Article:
We have all welcomed the recent rain with more excitement than usual. The recent period of prolonged extreme heat scorched the entire Southeast Asia region. Unprecedented high temperatures in Cambodia peaked in some places at close to the 50 degree Celsius range, particularly in urban heat islands that are in direct sun. The culprit’s name: climate change, which means, unfortunately, that those temperatures are more likely to increase in the years to come. So let’s prepare for the next level of heat.

Access to reliable energy (re) is critical during periods of extreme heat as many Cambodians rely on electrically powered air-conditioning and/or electric fans to cool down. Access to water, crucial for coping with high temperatures, also depends on an adequate supply of electricity. Despite huge demand for electricity during the recent extreme heat wave, Cambodia’s electricity grid remained stable with minimal operational disruption and was able to meet the increased energy demand. One of the main reasons for this is Cambodia’s significant investment in renewable energies over the past eight years which has increased the resilience and stability of Cambodia’s electricity system. 

How did Cambodia achieve this? After three decades of war and conflict, Cambodia took the first step of rebuilding and repairing its decimated electricity system. Subsequently, the country took the second big energy step by decreasing its dependence on expensive heavy fuel oil and augmenting its share of renewable energy, in particular hydropower, which now accounts for about 45 per cent of the total electricity produced domestically. Cambodia's energy system is now ready to take the next big step by substantially increasing its share of VRE (Variable Renewable Energy) and further tapping into its free and immense solar energy potential. By doing so, it will enhance the resiliency of its grid to climate change and its capacity to meet greater energy demand in the future.

At first it may seem counterintuitive to stabilise Cambodia’s electricity system by increasing its share of solar and wind, whose availability fluctuates throughout the day and is highly weather dependent. The general perception is that this variability makes VRE an unreliable energy source that could destabilise the electricity system, which is prone to shutdowns and blackouts caused by unforeseen spikes in demand or supply shortages. The good news is that this assumption is no longer true.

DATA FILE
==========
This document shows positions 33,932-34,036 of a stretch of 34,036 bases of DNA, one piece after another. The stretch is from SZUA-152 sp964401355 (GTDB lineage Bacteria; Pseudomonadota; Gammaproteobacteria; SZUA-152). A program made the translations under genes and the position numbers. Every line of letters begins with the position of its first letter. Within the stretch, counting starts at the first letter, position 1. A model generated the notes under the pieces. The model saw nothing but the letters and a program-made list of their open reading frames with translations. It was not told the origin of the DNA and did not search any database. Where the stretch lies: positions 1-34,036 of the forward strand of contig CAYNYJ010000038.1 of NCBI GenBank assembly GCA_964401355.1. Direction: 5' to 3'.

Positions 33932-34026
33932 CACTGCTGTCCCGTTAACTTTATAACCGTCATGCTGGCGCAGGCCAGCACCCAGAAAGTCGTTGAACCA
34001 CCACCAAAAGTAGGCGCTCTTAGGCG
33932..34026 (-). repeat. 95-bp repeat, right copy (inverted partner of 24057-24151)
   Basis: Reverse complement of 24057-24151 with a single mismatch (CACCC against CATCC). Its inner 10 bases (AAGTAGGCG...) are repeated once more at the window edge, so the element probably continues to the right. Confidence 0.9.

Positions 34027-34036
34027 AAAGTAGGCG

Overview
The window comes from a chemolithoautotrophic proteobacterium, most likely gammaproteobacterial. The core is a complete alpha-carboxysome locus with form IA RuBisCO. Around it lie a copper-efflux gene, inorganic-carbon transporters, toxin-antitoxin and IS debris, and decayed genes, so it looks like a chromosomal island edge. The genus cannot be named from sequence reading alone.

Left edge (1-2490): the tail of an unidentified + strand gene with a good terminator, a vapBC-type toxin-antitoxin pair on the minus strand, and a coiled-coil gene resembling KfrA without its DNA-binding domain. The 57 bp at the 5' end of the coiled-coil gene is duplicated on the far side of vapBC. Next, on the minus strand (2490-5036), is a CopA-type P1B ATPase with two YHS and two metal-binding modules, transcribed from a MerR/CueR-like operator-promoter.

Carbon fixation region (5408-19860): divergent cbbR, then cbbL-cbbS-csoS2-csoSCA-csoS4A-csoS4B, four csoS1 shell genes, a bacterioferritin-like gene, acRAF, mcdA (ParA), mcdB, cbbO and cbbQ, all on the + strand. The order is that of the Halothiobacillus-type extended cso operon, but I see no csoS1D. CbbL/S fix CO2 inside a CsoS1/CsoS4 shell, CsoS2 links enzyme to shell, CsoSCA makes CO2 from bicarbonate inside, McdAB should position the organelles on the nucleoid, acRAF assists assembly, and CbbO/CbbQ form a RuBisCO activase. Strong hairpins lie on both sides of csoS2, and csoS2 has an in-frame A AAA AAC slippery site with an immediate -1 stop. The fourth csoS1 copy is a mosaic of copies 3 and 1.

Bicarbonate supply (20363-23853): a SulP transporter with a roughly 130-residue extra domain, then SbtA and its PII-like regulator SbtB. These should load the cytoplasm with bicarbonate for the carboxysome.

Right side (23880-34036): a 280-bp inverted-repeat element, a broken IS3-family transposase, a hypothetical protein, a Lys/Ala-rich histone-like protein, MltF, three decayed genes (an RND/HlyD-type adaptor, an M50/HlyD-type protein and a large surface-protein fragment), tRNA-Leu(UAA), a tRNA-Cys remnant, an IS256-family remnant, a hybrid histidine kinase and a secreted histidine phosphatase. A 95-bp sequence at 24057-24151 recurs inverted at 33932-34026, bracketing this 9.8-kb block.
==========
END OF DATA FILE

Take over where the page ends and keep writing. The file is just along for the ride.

Over the last decade, Cambodia’s energy leadership has developed a much stronger understanding of how to control renewable energy variables and how to plan, combine, integrate and operate VRE systems, such that solar energy now accounts for about 6 per cent of Cambodia’s domestic energy production. 

They have learned from other countries such as Australia, which have successfully integrated and scaled-up their VRE systems by integrating them with complementary renewable energy technologies to ensure a reliable and timely supply of electricity, especially during times of peak demand. 

For example, solar and wind, backed up with an energy storage system, can take over when hydro-dam’s capacity defaults. In addition, new technologies, such as Pumped Hydro Electricity Storage (PHES), further diversify renewable energy capabilities, thereby increasing the overall energy system’s resilience and capacity to respond to unforeseen events. 

Cambodia’s energy leadership understand a number of critical points very well. First, that any new investment in fossil fuels will only increase the vulnerability of the energy system. Unpredictable increases in the price of coal, which Cambodia must import, make Cambodia subject to price volatility and a higher kilowatt per hour electricity generation cost compared to renewable energies. The same goes for future investment in gas and LNG. 

In addition, the unpredictability of obtaining the financing to build additional coal generation facilities exacerbates the level of uncertainty. And of course, does it make sense to use coal or gas generated electricity to shield the Cambodian people from extreme heat, when the cause of global warming in the first place is the continued use of fossil fuels?

Minister of Mines and Energy Keo Rottanak put Cambodia on a clean path by deciding to increase Cambodia’s investment in VREs and new hydropower systems and to divest from fossil fuels. His announcement to double the new solar target to 2 GW; build 1GW PHES; bring wind energy online by 2030; and to import additional hydro or wind powered electricity from Laos will all enhance the electricity system’s reliability and its ability to meet the 70 per cent RE target by 2030. 

Cambodia is leading the way among ASEAN countries in its commitment to renewable energy generation. Cambodia’s next big energy step will be to mobilise the necessary financial and technical resources and initiate projects to meet these energy targets and achieve the energy minister’s CARE strategic principles (Clean Affordability Reliability Equity). Finding ways to implement key RE policies, such as rooftop solar and increased energy efficiency, will not only encourage additional clean energy investments, it will also enhance Cambodia’s economic competitiveness. 

Natharoun Ngo Son is the country director of EnergyLab, a not-for-profit organisation which works to support the growth of clean energy. The views expressed are his own.